Marie Antoinette was a Man United fan

Louis XV’s haughty wife is alleged to have said of starving citizens begging for bread, “Let them eat cake.” Whether or not she did, one thing is certain. Pope Francis I’s spoiled little brat–there were more fringe benefits for employees of the Holy Roman Church in the eighteenth century–handled the French Revolution little better than Manchester United fans are coping with their quarter-century dynasty’s downfall and the subsequent ascendance of clubs like Leicester City, Tottenham, Southampton, and now, West Ham. After desperately clinging too long to an outdated sense of entitlement, darling Marie lost her head to the guillotine. United fans, who appear similarly unable to adapt to the shifting Premier League balance of power are clamoring for the same fate, in the figurative sense, for their own haughty royal and Marie’s hubby’s namesake, manager Louis van Gaal.

Van Gaal bears some professional resemblance to Louis Auguste. The chasm between the Dutchman and his players, which recently led to an alleged clubhouse revolution in support of teen scoring sensation Marcus Rashford, is not nearly so deep as the one between the gaffer and club supporters. United fans are a howling mob gathering at the gates of Old Trafford rather than the Bastille. Alternatively, they bemoan the lack of results or the dearth of attacking football under LvG. United fans don’t just want bread. They demand cake, and lots of it. “If the gaffer would just play attractive football, it wouldn’t be so bad,” they say out of one side of their collective mouths. Then they condemn him for failing to take “an easy three points” from a team playing its last match at a ground it has proudly occupied for one hundred and thirteen years. There’s another adage they’re ignoring in their outrage. “You can’t have your cake and eat it, too.”

The former Bayern, Barça, Ajax, and l’Oranje boss was brought in to begin a new dynasty for the club, to forge a revolution in United football, if you listened to some people. Yet, such a feat isn’t the stuff of hocus pocus and abra cadabra, whatever Claudio Ranieri might tell you. Those angry the club is failing to maintain its lofty league perch while this transformation takes place are forgetting two important facts. Revolutions are ugly things, and most often only succeed in opening the door for a new dictatorship.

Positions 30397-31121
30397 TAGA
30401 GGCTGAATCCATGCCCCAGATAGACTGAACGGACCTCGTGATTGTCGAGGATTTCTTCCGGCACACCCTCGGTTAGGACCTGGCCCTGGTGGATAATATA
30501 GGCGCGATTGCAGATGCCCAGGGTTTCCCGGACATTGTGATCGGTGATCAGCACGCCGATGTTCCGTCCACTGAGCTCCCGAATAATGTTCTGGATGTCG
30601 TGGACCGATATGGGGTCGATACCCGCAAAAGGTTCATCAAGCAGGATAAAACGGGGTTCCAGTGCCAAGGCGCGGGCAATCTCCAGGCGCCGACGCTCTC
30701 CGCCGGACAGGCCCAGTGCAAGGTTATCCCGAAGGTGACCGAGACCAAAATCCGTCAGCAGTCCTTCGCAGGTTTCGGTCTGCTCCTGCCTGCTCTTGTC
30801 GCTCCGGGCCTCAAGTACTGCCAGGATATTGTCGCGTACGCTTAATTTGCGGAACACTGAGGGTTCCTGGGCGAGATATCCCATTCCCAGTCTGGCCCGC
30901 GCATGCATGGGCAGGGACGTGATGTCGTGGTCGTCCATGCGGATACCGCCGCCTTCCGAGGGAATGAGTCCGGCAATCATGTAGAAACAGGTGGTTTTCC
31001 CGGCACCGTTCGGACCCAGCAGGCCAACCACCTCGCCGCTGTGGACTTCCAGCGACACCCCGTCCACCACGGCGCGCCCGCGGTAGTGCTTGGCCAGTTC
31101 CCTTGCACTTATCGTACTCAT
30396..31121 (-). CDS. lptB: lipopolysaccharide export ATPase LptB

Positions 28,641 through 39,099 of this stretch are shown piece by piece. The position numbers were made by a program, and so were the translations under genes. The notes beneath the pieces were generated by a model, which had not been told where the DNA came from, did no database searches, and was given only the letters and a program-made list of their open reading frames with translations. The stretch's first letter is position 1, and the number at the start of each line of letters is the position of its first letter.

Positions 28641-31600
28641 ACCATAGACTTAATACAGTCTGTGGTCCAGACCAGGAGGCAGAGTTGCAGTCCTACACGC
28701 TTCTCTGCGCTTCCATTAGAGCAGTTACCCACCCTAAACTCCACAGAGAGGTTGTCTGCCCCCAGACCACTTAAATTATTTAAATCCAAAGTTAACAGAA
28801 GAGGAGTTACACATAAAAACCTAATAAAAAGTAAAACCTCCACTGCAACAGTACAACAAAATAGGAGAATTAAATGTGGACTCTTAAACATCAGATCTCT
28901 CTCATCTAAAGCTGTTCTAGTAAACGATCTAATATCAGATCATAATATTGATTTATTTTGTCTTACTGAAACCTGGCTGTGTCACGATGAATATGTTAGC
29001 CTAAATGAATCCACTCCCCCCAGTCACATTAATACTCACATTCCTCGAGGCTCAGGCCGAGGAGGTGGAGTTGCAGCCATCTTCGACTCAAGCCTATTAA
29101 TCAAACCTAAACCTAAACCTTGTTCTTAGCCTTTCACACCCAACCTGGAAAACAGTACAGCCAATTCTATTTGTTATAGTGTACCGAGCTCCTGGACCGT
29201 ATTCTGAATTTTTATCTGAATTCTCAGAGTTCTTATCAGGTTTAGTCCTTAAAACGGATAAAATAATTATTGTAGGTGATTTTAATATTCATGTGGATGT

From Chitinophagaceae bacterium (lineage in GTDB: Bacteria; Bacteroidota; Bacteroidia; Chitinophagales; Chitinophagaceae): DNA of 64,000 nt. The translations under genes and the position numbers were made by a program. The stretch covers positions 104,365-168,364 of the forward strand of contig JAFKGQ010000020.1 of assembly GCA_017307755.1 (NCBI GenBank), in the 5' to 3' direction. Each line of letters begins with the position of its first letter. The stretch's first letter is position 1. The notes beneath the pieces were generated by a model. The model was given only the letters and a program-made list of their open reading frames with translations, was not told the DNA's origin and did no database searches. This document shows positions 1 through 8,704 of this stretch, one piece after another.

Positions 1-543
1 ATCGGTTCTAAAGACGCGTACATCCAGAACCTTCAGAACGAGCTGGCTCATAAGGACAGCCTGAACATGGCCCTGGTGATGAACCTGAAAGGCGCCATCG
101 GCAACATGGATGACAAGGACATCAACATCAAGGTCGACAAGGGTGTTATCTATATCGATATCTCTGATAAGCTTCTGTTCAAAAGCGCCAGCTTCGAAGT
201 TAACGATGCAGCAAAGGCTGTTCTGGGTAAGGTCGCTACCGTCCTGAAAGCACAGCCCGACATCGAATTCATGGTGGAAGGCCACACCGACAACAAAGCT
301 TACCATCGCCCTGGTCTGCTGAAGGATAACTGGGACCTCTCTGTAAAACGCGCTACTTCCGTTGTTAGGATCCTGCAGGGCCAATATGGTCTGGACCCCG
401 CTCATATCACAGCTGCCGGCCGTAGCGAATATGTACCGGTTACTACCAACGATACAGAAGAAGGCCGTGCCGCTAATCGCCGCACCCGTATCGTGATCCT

Much blood was spilled by Louis XV’s Parisian usurpers as they fell to infighting. A similar power vacuum, if less contentious, existed during Moyes brief Old Trafford reign. Sir Alex Ferguson and David Gill’s was a gloriously effective marriage of audacity and savvy. When they abdicated their powers, neither David Moyes nor Ed Woodward, much like the French revolutionaries, were prepared to keep things going. Van Gaal was brought in not to lead a revolution, rather to be the club’s Napoleon, restoring it to its former glory. United fans, myself among them, have been loathe to afford LvG the necessary time to do so before exiling him. Like the Dutchman, however, Bonaparte didn’t run roughshod over Europe right out of the gate. He needed to sort his troops out before they became a crack unit. In the same vein, and results aside, Van Gaal’s Red Devils have begun to display some attacking prowess in their last few matches.

Despite the Tuesday night defeat, which almost certainly doomed any thin hope the club had for Champions League qualification, and let’s remember even if Man City had been overtaken with a victory in the final match at the Boleyn Ground–talking about famous women who lost their heads–fourth place doesn’t necessarily guarantee entrance to UEFA’s top competition this season. Should Liverpool win the Europa League, the Prem’s fourth place club, be it United, City, or even the Hammers, is relegated to the continent’s redheaded stepchild of a secondary tournament. Like Napoleon, Van Gaal has enemies on all sides.

Despite all the wailing and gnashing of teeth, though, the defeat to West Ham may have been the most Man United of matches during Louis the Pugnacious’ dubious reign. In the early moments, when West Ham had gone up a goal and should have led by two, United being saved by Andy Carroll’s complete ignorance of what to do with a ball at his feet rather than one in the air, a friend texted the following: “We’ve been fucking abysmal lads–Rojo, Jesus wept.” Normally, this is a conscientious fellow, polite and courteous as can be whenever the Red Devils are not playing, proud to be in public service, and so unashamedly in love with the woman in his life he proclaimed it on his Facebook timeline for all the world to see. God forbid she ever burns the toast, I guess.